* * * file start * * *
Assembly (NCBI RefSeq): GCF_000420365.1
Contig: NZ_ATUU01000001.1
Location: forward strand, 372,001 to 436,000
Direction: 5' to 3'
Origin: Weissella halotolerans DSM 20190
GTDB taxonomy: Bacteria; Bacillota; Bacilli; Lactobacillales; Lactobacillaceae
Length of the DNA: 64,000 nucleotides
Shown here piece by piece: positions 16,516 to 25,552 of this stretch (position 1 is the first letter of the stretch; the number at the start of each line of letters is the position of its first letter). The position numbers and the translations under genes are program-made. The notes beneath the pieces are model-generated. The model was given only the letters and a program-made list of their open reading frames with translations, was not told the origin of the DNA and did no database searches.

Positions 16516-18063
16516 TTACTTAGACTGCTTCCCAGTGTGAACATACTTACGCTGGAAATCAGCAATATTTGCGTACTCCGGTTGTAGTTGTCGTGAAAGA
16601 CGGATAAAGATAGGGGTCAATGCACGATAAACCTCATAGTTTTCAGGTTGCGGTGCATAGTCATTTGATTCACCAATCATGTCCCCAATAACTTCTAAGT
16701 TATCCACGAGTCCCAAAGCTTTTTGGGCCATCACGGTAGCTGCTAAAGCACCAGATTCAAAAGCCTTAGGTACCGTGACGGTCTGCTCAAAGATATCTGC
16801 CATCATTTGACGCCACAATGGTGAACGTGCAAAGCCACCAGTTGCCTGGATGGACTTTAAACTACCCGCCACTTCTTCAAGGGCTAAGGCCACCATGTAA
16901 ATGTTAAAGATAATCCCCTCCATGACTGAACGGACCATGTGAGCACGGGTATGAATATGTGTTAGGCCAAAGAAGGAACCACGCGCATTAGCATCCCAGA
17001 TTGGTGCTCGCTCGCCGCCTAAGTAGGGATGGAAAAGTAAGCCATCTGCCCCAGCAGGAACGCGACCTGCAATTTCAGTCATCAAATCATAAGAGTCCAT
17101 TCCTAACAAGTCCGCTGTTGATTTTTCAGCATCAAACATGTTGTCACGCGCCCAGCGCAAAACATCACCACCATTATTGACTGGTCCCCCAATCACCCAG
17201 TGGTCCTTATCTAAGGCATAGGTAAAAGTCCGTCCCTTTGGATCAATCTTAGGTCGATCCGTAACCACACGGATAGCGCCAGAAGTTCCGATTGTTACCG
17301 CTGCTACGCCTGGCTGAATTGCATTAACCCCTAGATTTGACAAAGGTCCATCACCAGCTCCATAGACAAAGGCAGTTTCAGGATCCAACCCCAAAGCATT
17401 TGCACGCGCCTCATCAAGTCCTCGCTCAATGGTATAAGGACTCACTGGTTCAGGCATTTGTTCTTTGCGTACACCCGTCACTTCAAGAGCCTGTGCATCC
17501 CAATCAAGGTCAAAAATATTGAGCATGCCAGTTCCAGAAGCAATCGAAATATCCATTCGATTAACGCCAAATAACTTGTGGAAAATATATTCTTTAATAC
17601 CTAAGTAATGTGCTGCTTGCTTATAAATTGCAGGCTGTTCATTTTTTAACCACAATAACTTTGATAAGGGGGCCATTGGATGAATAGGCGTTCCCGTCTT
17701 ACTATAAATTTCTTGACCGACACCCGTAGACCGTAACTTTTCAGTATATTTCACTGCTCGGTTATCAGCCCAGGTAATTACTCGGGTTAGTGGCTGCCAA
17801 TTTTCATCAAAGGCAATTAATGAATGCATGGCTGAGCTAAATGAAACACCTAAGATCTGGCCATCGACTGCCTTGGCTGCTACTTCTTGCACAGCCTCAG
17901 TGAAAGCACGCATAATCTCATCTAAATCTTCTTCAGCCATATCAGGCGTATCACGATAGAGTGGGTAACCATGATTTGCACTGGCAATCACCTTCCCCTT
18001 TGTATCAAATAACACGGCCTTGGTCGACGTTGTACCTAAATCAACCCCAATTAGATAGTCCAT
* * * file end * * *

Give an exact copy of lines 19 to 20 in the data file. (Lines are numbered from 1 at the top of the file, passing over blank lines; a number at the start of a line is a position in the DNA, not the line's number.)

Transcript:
17401 TGCACGCGCCTCATCAAGTCCTCGCTCAATGGTATAAGGACTCACTGGTTCAGGCATTTGTTCTTTGCGTACACCCGTCACTTCAAGAGCCTGTGCATCC
17501 CAATCAAGGTCAAAAATATTGAGCATGCCAGTTCCAGAAGCAATCGAAATATCCATTCGATTAACGCCAAATAACTTGTGGAAAATATATTCTTTAATAC